I honestly don’t know, but I can’t help but think that these efforts are doomed. The book has plenty of scary looking equations, and I’m pretty sure that simply saying “don’t be scared!” doesn’t do much to broaden your audience. It might be better to simply assume that anyone interested in a topic like this is already familiar with high school algebra, accept the fact that this will reduce your audience a bit, and be done with it.

POSTSCRIPT: Of course, a lot of this has to do with the skill of the author. For example, a very good book about math that I read a few years ago was The Mystery of the Aleph, by Amir Aczel, a short book about Georg Cantor and transfinite set theory. Aczel did a great job of explaining the math in an understandable way, weaving it seamlessly with interesting historical background and a biography of Cantor himself. My recollection is also that Aczel simply assumed, for example, that his readers knew what an exponent was and didn’t waste time trying to teach basic algebra. It made for a much better book.

The Music Industry vs. the World….Part LXXVII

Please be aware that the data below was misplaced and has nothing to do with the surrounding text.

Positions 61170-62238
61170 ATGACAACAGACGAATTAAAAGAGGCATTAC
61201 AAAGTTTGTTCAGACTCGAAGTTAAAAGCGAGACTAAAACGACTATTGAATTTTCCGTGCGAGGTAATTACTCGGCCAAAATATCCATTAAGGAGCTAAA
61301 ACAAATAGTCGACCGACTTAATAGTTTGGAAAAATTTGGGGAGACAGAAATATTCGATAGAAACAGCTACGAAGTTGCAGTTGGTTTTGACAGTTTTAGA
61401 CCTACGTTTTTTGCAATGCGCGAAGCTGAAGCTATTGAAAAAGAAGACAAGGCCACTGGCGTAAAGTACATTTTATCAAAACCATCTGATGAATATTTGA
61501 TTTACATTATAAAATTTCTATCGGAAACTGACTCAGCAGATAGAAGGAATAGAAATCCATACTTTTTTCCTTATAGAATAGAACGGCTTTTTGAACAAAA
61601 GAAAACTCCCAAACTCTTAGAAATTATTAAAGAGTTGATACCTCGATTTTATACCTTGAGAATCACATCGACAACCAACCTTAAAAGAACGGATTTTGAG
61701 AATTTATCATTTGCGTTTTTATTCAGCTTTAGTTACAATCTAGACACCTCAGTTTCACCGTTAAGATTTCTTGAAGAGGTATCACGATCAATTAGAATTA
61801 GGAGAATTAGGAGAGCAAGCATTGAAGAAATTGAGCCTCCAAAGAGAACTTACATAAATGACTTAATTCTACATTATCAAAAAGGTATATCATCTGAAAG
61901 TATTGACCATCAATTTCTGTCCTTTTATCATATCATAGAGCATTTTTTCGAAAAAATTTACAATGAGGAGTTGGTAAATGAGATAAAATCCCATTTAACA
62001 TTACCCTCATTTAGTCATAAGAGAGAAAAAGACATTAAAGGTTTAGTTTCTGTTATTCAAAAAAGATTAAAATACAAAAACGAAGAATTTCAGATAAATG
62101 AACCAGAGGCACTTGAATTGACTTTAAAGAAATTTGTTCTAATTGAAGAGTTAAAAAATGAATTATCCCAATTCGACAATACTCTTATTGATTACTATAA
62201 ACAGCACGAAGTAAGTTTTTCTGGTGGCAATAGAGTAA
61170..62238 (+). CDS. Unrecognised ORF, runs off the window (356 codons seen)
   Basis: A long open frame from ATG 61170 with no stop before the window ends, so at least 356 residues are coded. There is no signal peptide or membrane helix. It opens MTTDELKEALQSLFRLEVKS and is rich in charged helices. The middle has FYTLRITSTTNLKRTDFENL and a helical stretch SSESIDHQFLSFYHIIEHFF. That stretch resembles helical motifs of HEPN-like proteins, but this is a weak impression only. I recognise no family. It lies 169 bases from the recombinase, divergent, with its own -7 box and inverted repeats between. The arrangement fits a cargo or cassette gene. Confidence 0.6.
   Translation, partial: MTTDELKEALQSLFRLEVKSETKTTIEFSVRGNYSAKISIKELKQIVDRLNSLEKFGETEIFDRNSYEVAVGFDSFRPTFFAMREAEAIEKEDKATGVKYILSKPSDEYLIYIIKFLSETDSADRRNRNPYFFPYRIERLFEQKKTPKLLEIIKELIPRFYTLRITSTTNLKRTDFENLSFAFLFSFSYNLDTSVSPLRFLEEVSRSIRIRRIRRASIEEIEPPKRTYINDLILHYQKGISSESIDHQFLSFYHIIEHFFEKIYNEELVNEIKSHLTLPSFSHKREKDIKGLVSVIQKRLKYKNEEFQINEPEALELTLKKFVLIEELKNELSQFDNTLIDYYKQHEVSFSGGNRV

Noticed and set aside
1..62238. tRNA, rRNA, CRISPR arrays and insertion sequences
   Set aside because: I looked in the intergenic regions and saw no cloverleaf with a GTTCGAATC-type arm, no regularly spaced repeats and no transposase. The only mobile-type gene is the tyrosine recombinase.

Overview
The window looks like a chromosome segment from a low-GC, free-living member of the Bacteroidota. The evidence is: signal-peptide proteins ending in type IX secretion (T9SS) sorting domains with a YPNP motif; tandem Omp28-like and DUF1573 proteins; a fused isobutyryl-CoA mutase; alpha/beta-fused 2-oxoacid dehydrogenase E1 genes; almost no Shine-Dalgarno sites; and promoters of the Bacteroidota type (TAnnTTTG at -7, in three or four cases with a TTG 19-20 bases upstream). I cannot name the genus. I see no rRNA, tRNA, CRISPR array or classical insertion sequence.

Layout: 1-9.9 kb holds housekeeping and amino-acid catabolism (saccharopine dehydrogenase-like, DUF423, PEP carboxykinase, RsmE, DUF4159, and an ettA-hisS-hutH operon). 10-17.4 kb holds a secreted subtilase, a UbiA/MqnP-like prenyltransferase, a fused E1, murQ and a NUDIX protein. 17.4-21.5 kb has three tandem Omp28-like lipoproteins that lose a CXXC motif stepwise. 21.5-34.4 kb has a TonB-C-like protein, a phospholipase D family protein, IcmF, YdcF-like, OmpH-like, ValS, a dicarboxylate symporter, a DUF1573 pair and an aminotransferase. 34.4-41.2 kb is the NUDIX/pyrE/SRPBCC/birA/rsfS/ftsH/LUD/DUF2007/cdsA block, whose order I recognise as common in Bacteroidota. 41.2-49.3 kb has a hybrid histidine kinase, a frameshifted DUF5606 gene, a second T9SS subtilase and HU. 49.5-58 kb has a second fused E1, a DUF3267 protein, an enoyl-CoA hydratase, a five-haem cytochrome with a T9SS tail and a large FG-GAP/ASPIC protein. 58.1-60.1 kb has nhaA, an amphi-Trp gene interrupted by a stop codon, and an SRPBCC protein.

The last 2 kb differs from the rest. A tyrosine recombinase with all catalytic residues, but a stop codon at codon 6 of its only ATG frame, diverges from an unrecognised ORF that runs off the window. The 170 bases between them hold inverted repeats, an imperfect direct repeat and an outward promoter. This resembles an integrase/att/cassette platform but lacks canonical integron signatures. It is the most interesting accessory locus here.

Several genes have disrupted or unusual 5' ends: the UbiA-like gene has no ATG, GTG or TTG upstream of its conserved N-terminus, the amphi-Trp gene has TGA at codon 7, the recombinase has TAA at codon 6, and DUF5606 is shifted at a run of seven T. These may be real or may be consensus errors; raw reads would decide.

THE MUSIC INDUSTRY VS. THE WORLD….PART LXXVII….The music industry, frustrated beyond the bounds of rationality by internet music downloading, is apparently considering viruses as a way of fighting back:

A more malicious program, dubbed “freeze,” locks up a computer system for a certain duration ? minutes or possibly even hours ? risking the loss of data that was unsaved if the computer is restarted. It also displays a warning about downloading pirated music. Another program under development, called “silence,” scans a computer’s hard drive for pirated music files and attempts to delete them. One of the executives briefed on the silence program said that it did not work properly and was being reworked because it was deleting legitimate music files, too.

Other approaches that are being tested include launching an attack on personal Internet connections, often called “interdiction,” to prevent a person from using a network while attempting to download pirated music or offer it to others.

I’ve written before that I genuinely sympathize with the industry’s plight, and it’s unreasonable to expect them to just twiddle their thumbs while their entire business implodes. But even so, this is like lobbing a nuke at the Bay Area because you don’t like Nancy Pelosi. What the hell are they thinking?